I really enjoyed this novel. I like comfortable domestic novels, but far too often they’re overwhelmingly straight. This was not. It’s about two families who have been friends for a very long time, growing together, and taking each other for granted. There are two couples, with one teenage child apiece. That one of the couples are interracial lesbians is delightful. It’s about teenagers growing up, and parents going through midlife crises. Taken together Straub suggests that coming of age is really an ongoing process, not something we finish at the end of adolescence.
I like how flawed the couples are. Their relationships feel very lived in and authentic. The romance is found in the way they’re still trying, and working on ways to be together after being together for more than twenty years. This sort of worn-in taken for granted partnership is a sharp contrast from the rush of confused discovery the teenagers are tripping through.
The best part of the kid’s story is the element of knowing someone for a very long time and then getting to know each other in a very different way. They grew up together, have known each other for their entire lives, but as eighteen year olds they are starting to see each other as people. One of the more interesting parts of growing up isn’t just figuring out who you are, but watching the kids around you decide who they are as well.
Modern Lovers is a coming of age story that doesn’t focus on identity. It talks about class, sexuality, and race, and has interesting things to say, but never gets too far away from the relationships between people. For Straub these are all parts of identities that inform how characters relate to each other.
The way Straub writes characters who have money is fascinating. Both couples are more than well off, and there is some family wealth as well. Different characters relate to this so differently, showing discomfort, indifference, and different sorts of evolving class consciousness. Differing attitudes towards money also impact relationships. Money isn’t really a problem, but it’s an issue, and taking this on adds something. There are lots of comfortable domestic novels about families who have money that never acknowledges that these families having money is significant, and Straub manages to avoid that.
The issue of money plays into a more major theme, which is characters wondering how to be creatively fulfilled by their lives. Three fourths of the adults used to be in a rock band in college, with another girl who went on to become famous before dying young. The three of them have different relationships with music now, but having started with the dream of rock’n’roll informs who they are as adults. Trying to find the right outlet for artistic expression is an important plot point, and at times a major source of tension.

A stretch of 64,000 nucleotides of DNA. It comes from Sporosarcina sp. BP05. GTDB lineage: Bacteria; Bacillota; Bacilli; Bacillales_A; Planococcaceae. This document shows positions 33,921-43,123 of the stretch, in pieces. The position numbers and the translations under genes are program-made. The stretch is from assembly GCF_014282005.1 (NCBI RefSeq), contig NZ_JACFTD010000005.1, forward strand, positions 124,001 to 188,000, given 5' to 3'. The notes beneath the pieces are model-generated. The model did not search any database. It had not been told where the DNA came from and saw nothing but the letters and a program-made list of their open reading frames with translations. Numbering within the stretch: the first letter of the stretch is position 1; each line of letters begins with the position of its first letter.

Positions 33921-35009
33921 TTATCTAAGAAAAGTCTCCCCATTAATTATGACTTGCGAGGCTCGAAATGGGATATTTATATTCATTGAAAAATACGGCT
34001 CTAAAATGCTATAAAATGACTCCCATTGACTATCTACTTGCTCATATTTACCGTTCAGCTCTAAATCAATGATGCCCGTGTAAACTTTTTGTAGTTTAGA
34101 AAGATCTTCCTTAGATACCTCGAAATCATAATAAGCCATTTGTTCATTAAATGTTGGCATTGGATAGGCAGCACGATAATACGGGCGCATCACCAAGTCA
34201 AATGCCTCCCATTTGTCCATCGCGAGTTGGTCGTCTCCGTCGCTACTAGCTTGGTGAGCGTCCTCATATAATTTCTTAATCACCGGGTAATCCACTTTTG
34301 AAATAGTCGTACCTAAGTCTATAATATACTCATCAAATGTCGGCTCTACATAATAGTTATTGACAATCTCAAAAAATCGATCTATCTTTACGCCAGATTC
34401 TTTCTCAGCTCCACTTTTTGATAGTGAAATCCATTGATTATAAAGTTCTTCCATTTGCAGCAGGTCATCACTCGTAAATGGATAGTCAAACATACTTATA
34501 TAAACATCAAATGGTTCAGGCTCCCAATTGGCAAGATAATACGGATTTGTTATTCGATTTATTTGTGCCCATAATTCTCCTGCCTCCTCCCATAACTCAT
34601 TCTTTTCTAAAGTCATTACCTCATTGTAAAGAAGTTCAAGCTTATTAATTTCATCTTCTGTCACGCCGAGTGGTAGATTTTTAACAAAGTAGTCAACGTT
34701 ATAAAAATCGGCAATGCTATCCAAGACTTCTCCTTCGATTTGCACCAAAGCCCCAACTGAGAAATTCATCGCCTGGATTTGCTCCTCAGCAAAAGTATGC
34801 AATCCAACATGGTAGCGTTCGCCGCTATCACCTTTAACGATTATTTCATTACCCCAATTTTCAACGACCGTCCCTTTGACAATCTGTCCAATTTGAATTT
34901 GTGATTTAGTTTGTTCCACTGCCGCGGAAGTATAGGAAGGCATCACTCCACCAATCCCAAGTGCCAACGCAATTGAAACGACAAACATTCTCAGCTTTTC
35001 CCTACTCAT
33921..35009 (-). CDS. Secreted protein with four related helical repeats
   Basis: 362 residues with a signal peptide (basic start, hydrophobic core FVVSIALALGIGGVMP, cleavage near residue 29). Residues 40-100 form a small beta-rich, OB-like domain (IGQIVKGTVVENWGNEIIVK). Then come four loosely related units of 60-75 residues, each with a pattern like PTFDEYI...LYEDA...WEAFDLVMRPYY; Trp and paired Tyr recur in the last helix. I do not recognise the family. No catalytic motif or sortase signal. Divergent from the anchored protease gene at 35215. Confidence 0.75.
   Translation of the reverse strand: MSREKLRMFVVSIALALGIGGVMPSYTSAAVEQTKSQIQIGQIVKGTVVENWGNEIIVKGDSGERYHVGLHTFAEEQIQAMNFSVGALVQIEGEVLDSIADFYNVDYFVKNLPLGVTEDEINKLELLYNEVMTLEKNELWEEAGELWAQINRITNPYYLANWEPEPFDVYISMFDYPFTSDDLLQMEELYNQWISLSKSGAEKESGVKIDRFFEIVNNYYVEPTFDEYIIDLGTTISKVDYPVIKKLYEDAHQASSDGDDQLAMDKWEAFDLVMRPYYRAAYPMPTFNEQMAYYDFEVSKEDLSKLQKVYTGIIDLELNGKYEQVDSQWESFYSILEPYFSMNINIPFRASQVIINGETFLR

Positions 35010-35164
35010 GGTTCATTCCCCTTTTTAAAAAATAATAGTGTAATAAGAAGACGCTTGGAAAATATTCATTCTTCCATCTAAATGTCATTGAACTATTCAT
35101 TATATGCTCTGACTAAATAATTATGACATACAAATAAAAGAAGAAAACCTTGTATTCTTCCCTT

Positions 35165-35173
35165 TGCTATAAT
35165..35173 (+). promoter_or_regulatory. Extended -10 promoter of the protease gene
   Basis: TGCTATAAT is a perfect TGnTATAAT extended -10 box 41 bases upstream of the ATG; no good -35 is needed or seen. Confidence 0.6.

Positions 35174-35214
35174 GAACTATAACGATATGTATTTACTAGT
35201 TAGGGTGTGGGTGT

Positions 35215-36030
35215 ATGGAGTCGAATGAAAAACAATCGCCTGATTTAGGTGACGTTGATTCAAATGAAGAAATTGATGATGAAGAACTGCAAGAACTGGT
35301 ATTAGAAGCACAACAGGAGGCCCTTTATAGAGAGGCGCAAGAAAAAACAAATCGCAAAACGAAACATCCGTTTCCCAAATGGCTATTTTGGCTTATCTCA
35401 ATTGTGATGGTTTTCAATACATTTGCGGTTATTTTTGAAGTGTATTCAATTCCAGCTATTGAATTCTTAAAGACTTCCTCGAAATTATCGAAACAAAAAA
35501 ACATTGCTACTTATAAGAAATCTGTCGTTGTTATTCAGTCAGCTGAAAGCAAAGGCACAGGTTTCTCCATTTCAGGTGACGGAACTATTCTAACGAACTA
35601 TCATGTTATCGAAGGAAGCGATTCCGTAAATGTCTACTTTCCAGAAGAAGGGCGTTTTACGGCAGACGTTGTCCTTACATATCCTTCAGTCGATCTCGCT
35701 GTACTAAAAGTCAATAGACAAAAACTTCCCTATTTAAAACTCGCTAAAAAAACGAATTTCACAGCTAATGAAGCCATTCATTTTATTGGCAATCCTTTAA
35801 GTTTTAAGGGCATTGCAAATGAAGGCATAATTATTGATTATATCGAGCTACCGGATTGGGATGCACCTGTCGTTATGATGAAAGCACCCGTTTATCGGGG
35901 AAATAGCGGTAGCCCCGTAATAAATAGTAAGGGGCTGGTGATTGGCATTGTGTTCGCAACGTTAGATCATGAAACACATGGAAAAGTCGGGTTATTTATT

I love the hyper local specificity. I don’t know anything about the Ditmas Park neighborhood of Brooklyn, but it was presented with such clear authority. The characters have a strong relationship to the place, and that connection is clear to the reader, the affection and exasperation, the sense of home. It references street names and landmarks casually, in a way that adds depth and authenticity without becoming cluttered or confusing. I feel like I could take a copy of the book to navigate around the neighborhood.
As far as I’ve seen, Emma Straub is straight, and this sort of representation is what I want from straight authors. There are lesbians, and they are interesting, and flawed, and sympathetic. Their sexuality is important to the story, and to who they are as individuals, but not the only or even the most important thing about them. They’re given as much space and sympathy as the straight couple in the book. Not every book needs to be super queer, but it’s so good to read an enjoyable story where it feels like I could exist somewhere in the world.
This wasn’t the most exciting book I’ve read lately, but it was one of the nicest. It’s a very bright and clean book. It’s incredibly nice without being cloying. What I appreciated the most is that Straub treated her characters with incredible kindness while not shying away from their flaws.